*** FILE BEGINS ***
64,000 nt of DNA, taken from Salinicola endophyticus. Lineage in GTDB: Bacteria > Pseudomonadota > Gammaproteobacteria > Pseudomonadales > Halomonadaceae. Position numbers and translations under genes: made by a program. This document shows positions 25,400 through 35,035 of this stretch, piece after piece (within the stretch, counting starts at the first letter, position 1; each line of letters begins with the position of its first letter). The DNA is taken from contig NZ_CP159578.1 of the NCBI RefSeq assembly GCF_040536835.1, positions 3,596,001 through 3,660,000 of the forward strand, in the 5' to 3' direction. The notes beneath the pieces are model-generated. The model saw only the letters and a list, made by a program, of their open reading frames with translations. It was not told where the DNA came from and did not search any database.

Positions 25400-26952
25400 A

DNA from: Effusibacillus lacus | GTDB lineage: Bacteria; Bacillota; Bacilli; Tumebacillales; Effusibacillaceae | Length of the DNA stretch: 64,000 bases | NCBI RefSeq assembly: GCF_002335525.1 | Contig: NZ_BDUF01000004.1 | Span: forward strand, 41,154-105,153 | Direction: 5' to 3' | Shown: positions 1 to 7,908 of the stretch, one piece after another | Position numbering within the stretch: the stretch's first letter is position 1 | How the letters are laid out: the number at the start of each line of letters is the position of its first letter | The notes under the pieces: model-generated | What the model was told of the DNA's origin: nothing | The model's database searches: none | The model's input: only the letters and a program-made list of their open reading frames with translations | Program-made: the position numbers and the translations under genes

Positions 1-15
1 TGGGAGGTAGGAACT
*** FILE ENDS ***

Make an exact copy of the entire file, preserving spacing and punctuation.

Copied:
64,000 nt of DNA, taken from Salinicola endophyticus. Lineage in GTDB: Bacteria > Pseudomonadota > Gammaproteobacteria > Pseudomonadales > Halomonadaceae. Position numbers and translations under genes: made by a program. This document shows positions 25,400 through 35,035 of this stretch, piece after piece (within the stretch, counting starts at the first letter, position 1; each line of letters begins with the position of its first letter). The DNA is taken from contig NZ_CP159578.1 of the NCBI RefSeq assembly GCF_040536835.1, positions 3,596,001 through 3,660,000 of the forward strand, in the 5' to 3' direction. The notes beneath the pieces are model-generated. The model saw only the letters and a list, made by a program, of their open reading frames with translations. It was not told where the DNA came from and did not search any database.

Positions 25400-26952
25400 A

DNA from: Effusibacillus lacus | GTDB lineage: Bacteria; Bacillota; Bacilli; Tumebacillales; Effusibacillaceae | Length of the DNA stretch: 64,000 bases | NCBI RefSeq assembly: GCF_002335525.1 | Contig: NZ_BDUF01000004.1 | Span: forward strand, 41,154-105,153 | Direction: 5' to 3' | Shown: positions 1 to 7,908 of the stretch, one piece after another | Position numbering within the stretch: the stretch's first letter is position 1 | How the letters are laid out: the number at the start of each line of letters is the position of its first letter | The notes under the pieces: model-generated | What the model was told of the DNA's origin: nothing | The model's database searches: none | The model's input: only the letters and a program-made list of their open reading frames with translations | Program-made: the position numbers and the translations under genes

Positions 1-15
1 TGGGAGGTAGGAACT